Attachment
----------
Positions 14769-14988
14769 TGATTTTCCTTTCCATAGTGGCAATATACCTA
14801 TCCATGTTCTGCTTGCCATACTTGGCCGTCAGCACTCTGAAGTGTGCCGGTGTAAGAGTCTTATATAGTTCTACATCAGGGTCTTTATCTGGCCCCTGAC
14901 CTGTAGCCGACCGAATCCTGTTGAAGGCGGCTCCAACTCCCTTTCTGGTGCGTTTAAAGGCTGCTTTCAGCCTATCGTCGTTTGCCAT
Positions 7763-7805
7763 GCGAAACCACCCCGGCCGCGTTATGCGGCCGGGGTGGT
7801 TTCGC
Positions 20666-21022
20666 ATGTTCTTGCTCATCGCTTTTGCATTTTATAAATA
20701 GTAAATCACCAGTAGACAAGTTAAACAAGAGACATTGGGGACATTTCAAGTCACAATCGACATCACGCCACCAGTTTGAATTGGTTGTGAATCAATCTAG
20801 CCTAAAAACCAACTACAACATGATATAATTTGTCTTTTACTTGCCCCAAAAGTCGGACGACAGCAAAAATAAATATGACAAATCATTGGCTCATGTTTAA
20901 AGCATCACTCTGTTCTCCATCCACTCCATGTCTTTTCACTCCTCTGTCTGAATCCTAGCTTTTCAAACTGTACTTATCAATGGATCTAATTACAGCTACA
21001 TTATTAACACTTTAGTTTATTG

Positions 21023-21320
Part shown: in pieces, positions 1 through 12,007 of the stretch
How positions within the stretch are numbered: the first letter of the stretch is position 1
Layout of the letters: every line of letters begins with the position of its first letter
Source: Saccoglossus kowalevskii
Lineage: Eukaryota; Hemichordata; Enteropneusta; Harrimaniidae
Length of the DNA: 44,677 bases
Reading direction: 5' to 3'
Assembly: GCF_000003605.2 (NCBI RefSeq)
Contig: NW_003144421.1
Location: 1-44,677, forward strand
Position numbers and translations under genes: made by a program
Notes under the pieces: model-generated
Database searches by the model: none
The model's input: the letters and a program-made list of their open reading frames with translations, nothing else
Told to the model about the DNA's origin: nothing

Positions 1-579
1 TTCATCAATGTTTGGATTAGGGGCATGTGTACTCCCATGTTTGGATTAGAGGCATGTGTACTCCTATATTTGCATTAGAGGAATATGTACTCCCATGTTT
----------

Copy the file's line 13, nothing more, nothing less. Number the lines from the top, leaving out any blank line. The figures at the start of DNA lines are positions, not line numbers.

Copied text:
21001 TTATTAACACTTTAGTTTATTG